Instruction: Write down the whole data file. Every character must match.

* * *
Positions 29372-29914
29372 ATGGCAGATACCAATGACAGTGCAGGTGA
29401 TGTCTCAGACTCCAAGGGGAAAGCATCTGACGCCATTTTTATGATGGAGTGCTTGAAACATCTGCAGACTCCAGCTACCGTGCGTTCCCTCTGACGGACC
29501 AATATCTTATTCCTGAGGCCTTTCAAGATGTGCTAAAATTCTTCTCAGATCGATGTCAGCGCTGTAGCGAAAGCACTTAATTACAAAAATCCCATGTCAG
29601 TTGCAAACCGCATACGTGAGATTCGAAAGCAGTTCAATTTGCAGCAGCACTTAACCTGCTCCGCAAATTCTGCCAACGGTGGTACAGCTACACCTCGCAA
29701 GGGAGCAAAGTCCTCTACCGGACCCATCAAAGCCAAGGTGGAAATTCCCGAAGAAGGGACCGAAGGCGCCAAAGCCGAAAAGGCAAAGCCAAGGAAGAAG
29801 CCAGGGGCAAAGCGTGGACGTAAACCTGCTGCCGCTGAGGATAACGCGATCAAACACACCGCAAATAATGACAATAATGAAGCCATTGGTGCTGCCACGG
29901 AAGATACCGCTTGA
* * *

Positions 29372-29914
29372 ATGGCAGATACCAATGACAGTGCAGGTGA
29401 TGTCTCAGACTCCAAGGGGAAAGCATCTGACGCCATTTTTATGATGGAGTGCTTGAAACATCTGCAGACTCCAGCTACCGTGCGTTCCCTCTGACGGACC
29501 AATATCTTATTCCTGAGGCCTTTCAAGATGTGCTAAAATTCTTCTCAGATCGATGTCAGCGCTGTAGCGAAAGCACTTAATTACAAAAATCCCATGTCAG
29601 TTGCAAACCGCATACGTGAGATTCGAAAGCAGTTCAATTTGCAGCAGCACTTAACCTGCTCCGCAAATTCTGCCAACGGTGGTACAGCTACACCTCGCAA
29701 GGGAGCAAAGTCCTCTACCGGACCCATCAAAGCCAAGGTGGAAATTCCCGAAGAAGGGACCGAAGGCGCCAAAGCCGAAAAGGCAAAGCCAAGGAAGAAG
29801 CCAGGGGCAAAGCGTGGACGTAAACCTGCTGCCGCTGAGGATAACGCGATCAAACACACCGCAAATAATGACAATAATGAAGCCATTGGTGCTGCCACGG
29901 AAGATACCGCTTGA